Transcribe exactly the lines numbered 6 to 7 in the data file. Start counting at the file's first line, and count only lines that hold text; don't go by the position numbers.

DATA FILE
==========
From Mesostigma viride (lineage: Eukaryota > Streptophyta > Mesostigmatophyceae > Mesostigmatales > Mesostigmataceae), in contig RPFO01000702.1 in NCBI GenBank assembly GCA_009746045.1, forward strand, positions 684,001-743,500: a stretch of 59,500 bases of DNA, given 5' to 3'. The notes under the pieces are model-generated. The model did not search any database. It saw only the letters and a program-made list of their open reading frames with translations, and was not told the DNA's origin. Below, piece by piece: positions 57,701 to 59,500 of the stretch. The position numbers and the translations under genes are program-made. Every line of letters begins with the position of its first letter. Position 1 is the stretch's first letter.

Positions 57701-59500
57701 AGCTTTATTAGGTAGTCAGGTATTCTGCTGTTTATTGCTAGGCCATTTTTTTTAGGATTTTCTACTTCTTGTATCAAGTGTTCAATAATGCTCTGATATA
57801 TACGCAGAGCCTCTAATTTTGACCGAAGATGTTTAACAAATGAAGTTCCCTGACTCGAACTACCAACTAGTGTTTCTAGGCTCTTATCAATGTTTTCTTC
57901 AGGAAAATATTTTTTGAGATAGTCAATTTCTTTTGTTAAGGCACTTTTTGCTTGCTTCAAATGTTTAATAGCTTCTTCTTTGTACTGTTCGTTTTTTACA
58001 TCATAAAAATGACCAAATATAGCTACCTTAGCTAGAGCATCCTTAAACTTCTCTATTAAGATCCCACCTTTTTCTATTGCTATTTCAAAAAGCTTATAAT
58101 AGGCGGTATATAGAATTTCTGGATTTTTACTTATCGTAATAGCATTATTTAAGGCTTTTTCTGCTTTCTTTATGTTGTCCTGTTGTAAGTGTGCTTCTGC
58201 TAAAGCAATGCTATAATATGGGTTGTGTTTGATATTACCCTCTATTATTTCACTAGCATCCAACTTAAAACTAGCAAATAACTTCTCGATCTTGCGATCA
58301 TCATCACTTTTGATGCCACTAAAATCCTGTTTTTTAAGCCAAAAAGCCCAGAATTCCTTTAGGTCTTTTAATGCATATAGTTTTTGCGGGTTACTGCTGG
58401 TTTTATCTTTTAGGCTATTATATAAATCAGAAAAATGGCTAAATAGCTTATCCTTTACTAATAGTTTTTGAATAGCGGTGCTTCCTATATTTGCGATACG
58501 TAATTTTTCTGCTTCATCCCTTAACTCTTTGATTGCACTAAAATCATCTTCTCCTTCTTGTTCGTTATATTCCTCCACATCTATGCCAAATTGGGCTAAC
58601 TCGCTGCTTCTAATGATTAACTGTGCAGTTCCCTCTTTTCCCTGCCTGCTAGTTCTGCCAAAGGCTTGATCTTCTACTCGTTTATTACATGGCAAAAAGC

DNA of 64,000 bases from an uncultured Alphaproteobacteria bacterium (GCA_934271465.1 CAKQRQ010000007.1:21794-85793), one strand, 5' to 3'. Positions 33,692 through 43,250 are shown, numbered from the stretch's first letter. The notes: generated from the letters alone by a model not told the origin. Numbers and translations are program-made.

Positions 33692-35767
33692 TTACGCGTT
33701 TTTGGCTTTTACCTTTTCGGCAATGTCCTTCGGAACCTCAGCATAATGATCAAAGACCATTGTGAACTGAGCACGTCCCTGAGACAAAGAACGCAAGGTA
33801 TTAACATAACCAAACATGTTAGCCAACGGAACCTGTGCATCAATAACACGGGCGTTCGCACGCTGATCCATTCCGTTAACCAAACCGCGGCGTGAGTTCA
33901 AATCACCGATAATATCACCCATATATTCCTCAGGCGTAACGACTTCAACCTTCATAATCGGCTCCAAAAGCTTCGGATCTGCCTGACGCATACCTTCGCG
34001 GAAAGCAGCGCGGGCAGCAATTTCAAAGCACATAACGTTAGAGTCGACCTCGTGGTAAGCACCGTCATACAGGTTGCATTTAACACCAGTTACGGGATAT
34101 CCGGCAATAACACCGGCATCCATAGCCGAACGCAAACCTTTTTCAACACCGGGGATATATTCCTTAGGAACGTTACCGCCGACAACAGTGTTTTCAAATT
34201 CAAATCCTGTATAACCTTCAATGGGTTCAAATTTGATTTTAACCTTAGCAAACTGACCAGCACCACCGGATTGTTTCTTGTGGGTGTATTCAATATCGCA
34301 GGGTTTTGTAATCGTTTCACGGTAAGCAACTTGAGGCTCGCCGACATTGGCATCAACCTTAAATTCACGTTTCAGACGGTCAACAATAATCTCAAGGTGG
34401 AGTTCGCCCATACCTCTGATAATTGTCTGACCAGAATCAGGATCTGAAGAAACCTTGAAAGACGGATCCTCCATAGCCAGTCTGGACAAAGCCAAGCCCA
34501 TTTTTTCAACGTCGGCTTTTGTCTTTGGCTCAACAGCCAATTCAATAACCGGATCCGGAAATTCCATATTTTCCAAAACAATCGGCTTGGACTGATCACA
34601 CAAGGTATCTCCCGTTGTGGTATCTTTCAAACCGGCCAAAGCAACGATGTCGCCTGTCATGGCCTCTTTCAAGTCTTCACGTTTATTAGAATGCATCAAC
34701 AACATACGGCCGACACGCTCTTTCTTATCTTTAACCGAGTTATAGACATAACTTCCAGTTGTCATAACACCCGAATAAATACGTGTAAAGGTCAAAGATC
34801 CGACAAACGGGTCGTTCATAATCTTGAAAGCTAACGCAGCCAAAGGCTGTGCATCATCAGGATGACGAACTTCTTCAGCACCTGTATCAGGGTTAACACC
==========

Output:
58001 TCATAAAAATGACCAAATATAGCTACCTTAGCTAGAGCATCCTTAAACTTCTCTATTAAGATCCCACCTTTTTCTATTGCTATTTCAAAAAGCTTATAAT
58101 AGGCGGTATATAGAATTTCTGGATTTTTACTTATCGTAATAGCATTATTTAAGGCTTTTTCTGCTTTCTTTATGTTGTCCTGTTGTAAGTGTGCTTCTGC